When Charles Dickens wrote a Christmas Carol, little would he have known that in the 21st century, Tynwald would find itself in such a state that it would make for an appropriate metaphor.

There is not very much on this month’s order paper and really there is only one headline act, so let’s get that out of the way first.


Nick Black resigned: to begin with. There is no doubt whatever, about that. But what is not certain is what happens next, for this week Tynwald will be haunted by three ghosts as it is asked to fork out an extra £32,621,921 of our money for the Liverpool landing stage. 

The ghost of DoI projects past will come first, to remind members that this dept has a dark history of failure when it comes to schemes being done on time and within budget. Members then be visited by the ghost of projects present who will no doubt remind them that the prom is yet to be finished before giving a warning that unless things change (ie giving them an extra £32.6m) there will be no harbour for Tiny Tim (who is actually quite tall) or the Steam Packet to park their boats. 

But the ghost members fear most is the ghost of motions yet to come. Despite this extra sum of money, the word in the corridors of power is there is no guarantee that this will be the final sum. However, I fear despite these hauntings, there will be no leaning out of windows to yell at an urchin below asking ‘you boy what day is this?’ For despite the promise of lessons learned, like Marley’s ghost the DoI seems doomed to walk the earth forever bound by its past.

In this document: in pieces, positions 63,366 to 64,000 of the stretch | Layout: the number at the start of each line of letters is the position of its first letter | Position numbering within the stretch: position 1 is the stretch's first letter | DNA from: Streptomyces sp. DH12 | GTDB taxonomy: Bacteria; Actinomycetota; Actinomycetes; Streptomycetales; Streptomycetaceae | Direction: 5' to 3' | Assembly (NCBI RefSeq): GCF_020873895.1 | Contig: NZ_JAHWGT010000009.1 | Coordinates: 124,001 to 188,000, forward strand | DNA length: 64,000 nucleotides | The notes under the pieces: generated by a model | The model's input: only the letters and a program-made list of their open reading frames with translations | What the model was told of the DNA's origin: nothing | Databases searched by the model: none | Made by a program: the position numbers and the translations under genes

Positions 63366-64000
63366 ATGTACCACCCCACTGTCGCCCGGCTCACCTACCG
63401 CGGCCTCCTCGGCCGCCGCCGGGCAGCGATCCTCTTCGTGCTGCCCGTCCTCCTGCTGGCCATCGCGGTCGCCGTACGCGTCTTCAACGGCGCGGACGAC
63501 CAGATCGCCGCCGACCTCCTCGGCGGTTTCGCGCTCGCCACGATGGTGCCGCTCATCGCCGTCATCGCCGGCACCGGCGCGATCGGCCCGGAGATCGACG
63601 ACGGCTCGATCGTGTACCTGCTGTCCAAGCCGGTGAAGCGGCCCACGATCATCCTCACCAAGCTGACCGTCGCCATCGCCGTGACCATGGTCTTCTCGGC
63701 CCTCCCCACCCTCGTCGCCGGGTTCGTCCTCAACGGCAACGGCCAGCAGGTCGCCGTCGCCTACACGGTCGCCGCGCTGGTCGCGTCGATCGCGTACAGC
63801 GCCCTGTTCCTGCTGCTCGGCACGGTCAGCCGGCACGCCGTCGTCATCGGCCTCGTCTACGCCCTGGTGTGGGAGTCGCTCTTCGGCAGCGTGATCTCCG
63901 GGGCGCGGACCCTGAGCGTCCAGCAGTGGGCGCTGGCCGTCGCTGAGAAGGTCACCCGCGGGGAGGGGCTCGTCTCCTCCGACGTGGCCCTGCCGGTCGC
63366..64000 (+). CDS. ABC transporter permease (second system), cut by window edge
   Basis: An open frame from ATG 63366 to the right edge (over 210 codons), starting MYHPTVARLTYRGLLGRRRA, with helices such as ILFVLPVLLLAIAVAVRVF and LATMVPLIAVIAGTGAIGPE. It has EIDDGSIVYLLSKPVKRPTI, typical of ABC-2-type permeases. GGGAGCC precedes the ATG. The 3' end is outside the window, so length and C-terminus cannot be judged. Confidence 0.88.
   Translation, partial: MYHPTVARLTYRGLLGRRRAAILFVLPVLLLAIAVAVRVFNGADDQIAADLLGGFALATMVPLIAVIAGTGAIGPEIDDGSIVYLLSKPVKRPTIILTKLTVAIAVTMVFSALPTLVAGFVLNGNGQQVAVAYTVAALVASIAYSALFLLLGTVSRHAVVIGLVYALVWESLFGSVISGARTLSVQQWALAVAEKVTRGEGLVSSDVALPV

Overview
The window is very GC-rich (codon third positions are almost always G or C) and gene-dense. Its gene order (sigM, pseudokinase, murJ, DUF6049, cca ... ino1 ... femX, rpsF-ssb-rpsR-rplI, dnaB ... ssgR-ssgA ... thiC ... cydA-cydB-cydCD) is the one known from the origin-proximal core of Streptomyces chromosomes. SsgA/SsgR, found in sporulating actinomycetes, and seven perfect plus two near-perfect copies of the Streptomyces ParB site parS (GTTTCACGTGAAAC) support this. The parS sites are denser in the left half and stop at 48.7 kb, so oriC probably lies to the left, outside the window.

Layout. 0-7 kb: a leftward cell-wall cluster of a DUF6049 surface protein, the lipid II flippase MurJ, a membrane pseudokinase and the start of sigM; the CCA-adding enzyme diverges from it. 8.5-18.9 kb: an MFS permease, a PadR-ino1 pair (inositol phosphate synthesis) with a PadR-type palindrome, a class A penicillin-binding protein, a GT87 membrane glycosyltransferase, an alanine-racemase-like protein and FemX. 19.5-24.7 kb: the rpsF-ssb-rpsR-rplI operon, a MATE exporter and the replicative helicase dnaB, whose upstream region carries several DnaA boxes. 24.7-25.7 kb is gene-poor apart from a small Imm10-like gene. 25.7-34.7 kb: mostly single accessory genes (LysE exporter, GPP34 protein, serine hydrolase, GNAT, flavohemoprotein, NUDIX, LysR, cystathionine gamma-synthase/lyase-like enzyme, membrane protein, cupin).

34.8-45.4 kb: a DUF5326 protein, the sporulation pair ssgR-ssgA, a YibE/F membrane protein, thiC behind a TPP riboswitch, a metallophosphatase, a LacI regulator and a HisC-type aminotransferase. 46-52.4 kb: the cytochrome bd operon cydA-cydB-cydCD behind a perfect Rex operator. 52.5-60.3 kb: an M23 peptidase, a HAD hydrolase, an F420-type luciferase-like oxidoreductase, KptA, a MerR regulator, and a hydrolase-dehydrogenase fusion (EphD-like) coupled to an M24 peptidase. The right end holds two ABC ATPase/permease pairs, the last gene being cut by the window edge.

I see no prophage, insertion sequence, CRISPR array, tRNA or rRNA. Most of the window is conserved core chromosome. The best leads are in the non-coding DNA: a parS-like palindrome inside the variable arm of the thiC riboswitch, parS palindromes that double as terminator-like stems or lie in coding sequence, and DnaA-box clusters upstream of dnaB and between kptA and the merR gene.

Kicking off the questions is Claire Christian who, like many of us at this time of year, wants to know how some of the things we’ve been promised are going to be paid for. She will ask the Chief Minister how both the Housing and Community Board and the Climate Change Transformation Board will be constituted, funded and staffed? Mrs Christian will later ask DHSC Minister Lawrie Hooper when medicinal cannabis will be available on prescription; and if he will make a statement?

Speaking of climate change, Daphne Caine will be asking Treasury Minister David Ashford how his the gov ensures compliance with the Principles for Responsible Investment supported by the United Nations; and when fossil fuel divestment will be completed across the the gov’s investment portfolio?

Next up we have Stu Peters who wants to know what influence the gov has on Steam Packet fares; and what assessment has been made of the economic benefit of lower fares? Given its status as an arms-length company, I imagine this will be a short answer from Mr Ashford. 

Remember that a dog is for life and not just for, well you get the idea, Jason Moorhouse will be asking DEFA Minister Clare Barber new Animal Welfare Bill will be introduced.

Mrs Christian comes back around again later on she asks Mr Hooper whether an interim ME and chronic fatigue syndrome service has been created and how the DHSC will measure the success of this service; and what targets have been established for it?

Other topics that may be covered on Tuesday include negative PCR tests, clear fairways into harbours, bridges on the former railway line and Covid in schools.

You can see the full question and order paper below.

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